Well, faith has become in many circles an abstract idea that refers solely to the acceptance of a God they cannot see. However, Hebrews tells us, “Now, faith is the substance of what we hope for, the evidence of what is not seen” (11:1). Faith is essentially an everyday reality of looking forward with hope, knowing there is an expected end. It has substance that can be relied upon. There is nothing futile about it. Faith refuses to look behind. As the Apostle Paul tells us in Ephesians three, verse fourteen, that he forgets what is behind to press forward. Why? Because faith chooses to see the promise that lies ahead of it and greets it, much like a friend. In choosing to acknowledge God’s promises every day, we train our minds towards expectancy, and our actions begin to line up with our mindset. We start to prepare for the promise. That’s one of the reasons Jesus told a man that no one who sets his hand to the plow and looks back is fit for the kingdom (Luke 9:62). To follow requires a faith that refuses to look back!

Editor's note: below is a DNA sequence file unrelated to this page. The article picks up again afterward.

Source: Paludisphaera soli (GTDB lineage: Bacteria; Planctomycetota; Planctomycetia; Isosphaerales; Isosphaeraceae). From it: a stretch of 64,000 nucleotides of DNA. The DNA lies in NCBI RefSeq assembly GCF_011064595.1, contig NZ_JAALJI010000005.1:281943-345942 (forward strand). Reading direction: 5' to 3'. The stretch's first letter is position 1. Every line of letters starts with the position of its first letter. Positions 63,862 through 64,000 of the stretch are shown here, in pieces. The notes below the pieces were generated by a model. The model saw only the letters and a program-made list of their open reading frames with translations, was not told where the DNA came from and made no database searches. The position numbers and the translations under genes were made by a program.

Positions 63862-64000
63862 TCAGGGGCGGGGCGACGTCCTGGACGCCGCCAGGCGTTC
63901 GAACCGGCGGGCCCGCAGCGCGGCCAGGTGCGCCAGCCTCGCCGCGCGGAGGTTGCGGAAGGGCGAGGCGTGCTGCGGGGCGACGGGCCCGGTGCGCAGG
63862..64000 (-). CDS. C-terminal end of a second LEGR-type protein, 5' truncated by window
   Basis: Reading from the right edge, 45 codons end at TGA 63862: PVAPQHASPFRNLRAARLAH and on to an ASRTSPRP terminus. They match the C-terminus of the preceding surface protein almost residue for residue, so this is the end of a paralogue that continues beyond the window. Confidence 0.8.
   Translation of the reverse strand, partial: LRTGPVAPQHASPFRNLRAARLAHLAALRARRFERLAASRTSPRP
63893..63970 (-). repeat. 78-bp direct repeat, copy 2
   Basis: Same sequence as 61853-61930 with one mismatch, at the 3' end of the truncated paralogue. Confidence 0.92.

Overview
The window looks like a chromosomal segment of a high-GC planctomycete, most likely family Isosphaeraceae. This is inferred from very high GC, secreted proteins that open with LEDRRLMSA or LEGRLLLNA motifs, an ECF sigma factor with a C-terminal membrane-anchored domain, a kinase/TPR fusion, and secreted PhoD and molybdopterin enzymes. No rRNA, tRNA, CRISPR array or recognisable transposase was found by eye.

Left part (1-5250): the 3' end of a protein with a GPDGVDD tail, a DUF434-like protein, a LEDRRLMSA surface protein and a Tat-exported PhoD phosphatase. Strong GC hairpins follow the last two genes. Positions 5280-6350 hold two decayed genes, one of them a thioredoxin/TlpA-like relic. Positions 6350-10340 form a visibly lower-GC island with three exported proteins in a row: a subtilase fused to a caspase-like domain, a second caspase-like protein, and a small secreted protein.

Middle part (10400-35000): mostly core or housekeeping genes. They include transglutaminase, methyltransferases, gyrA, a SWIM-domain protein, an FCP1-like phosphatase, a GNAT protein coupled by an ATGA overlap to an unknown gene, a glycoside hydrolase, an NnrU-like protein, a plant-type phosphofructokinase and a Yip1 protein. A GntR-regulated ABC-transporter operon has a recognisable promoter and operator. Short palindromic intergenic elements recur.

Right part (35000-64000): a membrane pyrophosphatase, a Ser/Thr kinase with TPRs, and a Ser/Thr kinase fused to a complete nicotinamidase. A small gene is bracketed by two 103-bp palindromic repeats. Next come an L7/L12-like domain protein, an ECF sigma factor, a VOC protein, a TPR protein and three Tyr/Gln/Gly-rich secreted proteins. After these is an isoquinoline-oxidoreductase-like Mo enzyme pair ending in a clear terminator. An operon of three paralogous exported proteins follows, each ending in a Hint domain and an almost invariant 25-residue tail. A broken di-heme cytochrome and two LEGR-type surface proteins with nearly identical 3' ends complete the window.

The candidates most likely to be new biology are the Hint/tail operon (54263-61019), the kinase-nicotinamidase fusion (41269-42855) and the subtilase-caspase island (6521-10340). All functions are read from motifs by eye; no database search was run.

Faith is a dogged determination to grab hold of God’s reality regardless of what is happening outwardly. We all want to be the ones with the faith that Hebrews 11:33 says conquered kingdoms, shut the mouths of lions, quenched fires, and put armies to flight. Let’s remember though that to do this, there must be a lion faced, a wall to scale, a fire to address, and an army to fight. It is all facing it, so we must, in faith, do likewise and meet it head-on. However, what about the rest of that Scripture. I find it interesting that it is not in the heroic conquests of faith that we find the phrase, “of whom the world was not worthy” (11:38). No, this observance is made amid speaking of the wanderers who have been afflicted and mistreated; those who find themselves in the desert, on a mountain, in a cave, not to mention the occasional hole in the ground.